|US3939532 *||Oct 19, 1973||Feb 24, 1976||Conwed Corporation||Manufacture of fibrous web structures|
|US4127220 *||Jul 28, 1977||Nov 28, 1978||Werthaiser Martin S||Method and apparatus for measuring fluffed down by weight|
|US4197016 *||Jun 19, 1978||Apr 8, 1980||Firma Karl Winterhalter Kommanditgesellschaft||Food cleansing machine|
|US4258455 *||Jan 18, 1979||Mar 31, 1981||Kimberly-Clark Corporation||Method for classifying fibers|
|US4268340 *||Mar 7, 1979||May 19, 1981||Colgate-Palmolive Company||Method of forming an absorbent article|
|US4337032 *||Jan 28, 1981||Jun 29, 1982||Lafarge Coppee||Device for mixing gaseous fluids by turbulence|
|FR2504159A1 *||Title not available|
|SU878800A1 *||Title not available|
|Citing Patent||Filing date||Publication date||Applicant||Title|
|US4979271 *||Nov 21, 1989||Dec 25, 1990||Rieter Machine Works, Ltd.||Flock delivery systems|
|US5103879 *||Sep 27, 1990||Apr 14, 1992||Hickerson Eugene E||Pillow filling arrangement|
|US5199244 *||Mar 12, 1990||Apr 6, 1993||Products Unlimited, Inc.||Pillow filling apparatus|
|US5253683 *||Nov 20, 1991||Oct 19, 1993||Tools For Bending, Inc.||Method and apparatus for dispensing desiccant materials into window spacer frames|
|US5257494 *||Mar 3, 1992||Nov 2, 1993||Wogegal Sa||Installation for the continuous filling of a casing|
|US5774965 *||Apr 5, 1996||Jul 7, 1998||Machine Design Systems, Inc.||Apparatus for inserting an insert into a cover|
|US5931610 *||May 19, 1997||Aug 3, 1999||Arr-Maz Products, L.P.||Fiber dispensing system|
|US5947645 *||Apr 23, 1998||Sep 7, 1999||Arr-Maz Products, L.P.||Fiber dispensing system|
|US6588462||Mar 10, 2000||Jul 8, 2003||Taro Ogawa||Filling device and filling method|
|US6860092 *||Feb 3, 2003||Mar 1, 2005||Karl Collida||Fiber stuffing and fluffing machine|
|US8061568||Sep 28, 2006||Nov 22, 2011||Fenton Janis E||Fiber filling machine|
|US8281819 *||Oct 28, 2008||Oct 9, 2012||The Pillow Bar, Llc||Apparatus and method of filling down-filled articles|
|US8578973 *||Jun 1, 2012||Nov 12, 2013||The Pillow Bar, Llc||Apparatus and method of filling down-filled articles|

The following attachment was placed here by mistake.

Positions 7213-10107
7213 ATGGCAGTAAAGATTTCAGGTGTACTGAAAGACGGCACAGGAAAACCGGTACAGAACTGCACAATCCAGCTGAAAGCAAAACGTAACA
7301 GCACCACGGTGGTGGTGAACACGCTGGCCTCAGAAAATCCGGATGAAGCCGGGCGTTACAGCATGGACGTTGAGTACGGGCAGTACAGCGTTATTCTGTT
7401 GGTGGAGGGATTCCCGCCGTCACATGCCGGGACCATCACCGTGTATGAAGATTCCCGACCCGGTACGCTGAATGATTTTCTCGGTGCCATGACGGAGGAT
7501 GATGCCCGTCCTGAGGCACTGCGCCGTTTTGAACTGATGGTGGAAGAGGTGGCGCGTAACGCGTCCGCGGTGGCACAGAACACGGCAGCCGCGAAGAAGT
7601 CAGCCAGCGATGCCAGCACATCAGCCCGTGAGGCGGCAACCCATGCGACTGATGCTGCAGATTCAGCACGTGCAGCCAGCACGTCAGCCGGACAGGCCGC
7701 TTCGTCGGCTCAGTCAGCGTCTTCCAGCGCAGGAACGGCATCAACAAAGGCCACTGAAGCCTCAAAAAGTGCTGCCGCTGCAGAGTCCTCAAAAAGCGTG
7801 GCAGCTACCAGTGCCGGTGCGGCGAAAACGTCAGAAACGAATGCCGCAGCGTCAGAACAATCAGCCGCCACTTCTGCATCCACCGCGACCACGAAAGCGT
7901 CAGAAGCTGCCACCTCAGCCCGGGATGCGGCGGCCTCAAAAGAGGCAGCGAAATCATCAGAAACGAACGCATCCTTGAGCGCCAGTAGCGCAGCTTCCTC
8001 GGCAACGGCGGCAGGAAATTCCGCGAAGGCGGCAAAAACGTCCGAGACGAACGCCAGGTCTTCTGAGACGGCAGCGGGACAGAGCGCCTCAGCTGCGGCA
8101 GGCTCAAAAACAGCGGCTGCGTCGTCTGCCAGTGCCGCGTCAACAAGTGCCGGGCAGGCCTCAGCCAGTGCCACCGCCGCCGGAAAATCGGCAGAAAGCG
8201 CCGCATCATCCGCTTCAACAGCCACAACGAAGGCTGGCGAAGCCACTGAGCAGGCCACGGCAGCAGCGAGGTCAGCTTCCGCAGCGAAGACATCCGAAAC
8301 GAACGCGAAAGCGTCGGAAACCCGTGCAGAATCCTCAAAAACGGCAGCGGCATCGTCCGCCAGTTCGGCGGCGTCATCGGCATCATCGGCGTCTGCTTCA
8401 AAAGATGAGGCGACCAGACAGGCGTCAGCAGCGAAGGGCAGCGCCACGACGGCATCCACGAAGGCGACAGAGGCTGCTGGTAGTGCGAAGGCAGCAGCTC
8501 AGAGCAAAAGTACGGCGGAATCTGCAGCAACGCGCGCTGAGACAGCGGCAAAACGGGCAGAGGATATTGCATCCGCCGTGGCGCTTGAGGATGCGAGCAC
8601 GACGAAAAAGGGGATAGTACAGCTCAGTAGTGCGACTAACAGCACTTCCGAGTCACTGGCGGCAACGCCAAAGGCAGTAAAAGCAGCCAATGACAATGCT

|US8904604 *||Nov 25, 2010||Dec 9, 2014||Thüringisches Institut für Textil—und Kunststoff-Forschung e.V.||Device for undoing textile fiber bundles|
|US9468318||Sep 24, 2014||Oct 18, 2016||American Textile Company||Rotary pillow whomper|
|US20040040264 *||Feb 3, 2003||Mar 4, 2004||Karl Collida||Fiber stuffing and fluffing machine|
|US20070005375 *||Jun 8, 2005||Jan 4, 2007||Lauer Toys Incorporated||Method of retailing and associated interactive retail store environment|
|US20080078784 *||Sep 28, 2006||Apr 3, 2008||Fenton Janis E||Fiber filling machine|
|US20080089169 *||Oct 13, 2006||Apr 17, 2008||Chrisam Billy W||Loss circulation material blender|
|US20090188579 *||Jan 25, 2008||Jul 30, 2009||M & M Machinery Sales, Llc||Method and apparatus for filling a container with fiber|
|US20100101190 *||Oct 28, 2008||Apr 29, 2010||Mary Stephens Dillon||Apparatus and method of filling down-filled articles|
|US20120240529 *||Jun 1, 2012||Sep 27, 2012||The Pillow Bar, Llc||Apparatus and Method of Filling Down-Filled Articles|
|US20130227820 *||Nov 25, 2010||Sep 5, 2013||Renate Lützkendorf||Device for undoing textile fiber bundles|
|USD753731 *||Jul 18, 2014||Apr 12, 2016||Fill Station Group, LLC||Pillow creation kiosk|
|USD801398 *||Jul 14, 2016||Oct 31, 2017||Build-A-Bear Retail Management, Inc.||Stuffing machine|
|USD801399 *||Jul 14, 2016||Oct 31, 2017||Build-A-Bear Retail Management, Inc.||Stuffing machine|
|CN103382588A *||Jul 19, 2013||Nov 6, 2013||常熟市百联自动机械有限公司||Automatic velvet feeding device|
|CN103382588B *||Jul 19, 2013||Dec 2, 2015||常熟市百联自动机械有限公司||自动上绒装置|
|CN103510192A *||Sep 18, 2013||Jan 15, 2014||苏州琼派瑞特电子科技有限公司||Small down filling machine|
|WO2001089793A1 *||Oct 3, 2000||Nov 29, 2001||Namba Press Works Co., Ltd.||Filling device and filling method|
|WO2003066955A2 *||Feb 3, 2003||Aug 14, 2003||Karl Collida||Fiber stuffing and fluffing machine|
|WO2003066955A3 *||Feb 3, 2003||Oct 2, 2003||Karl Collida||Fiber stuffing and fluffing machine|
|U.S. Classification||141/67, 406/173, 19/305, 366/165.2, 53/524, 141/98, 19/80.00R, 366/155.1|
|International Classification||B68G7/06, D01G23/08|
|Cooperative Classification||D01G23/08, B68G7/06|
|European Classification||D01G23/08, B68G7/06|
|Dec 11, 1990||REMI||Maintenance fee reminder mailed|
|May 12, 1991||LAPS||Lapse for failure to pay maintenance fees|
|Jul 23, 1991||FP||Expired due to failure to pay maintenance fee|
Effective date: 19910512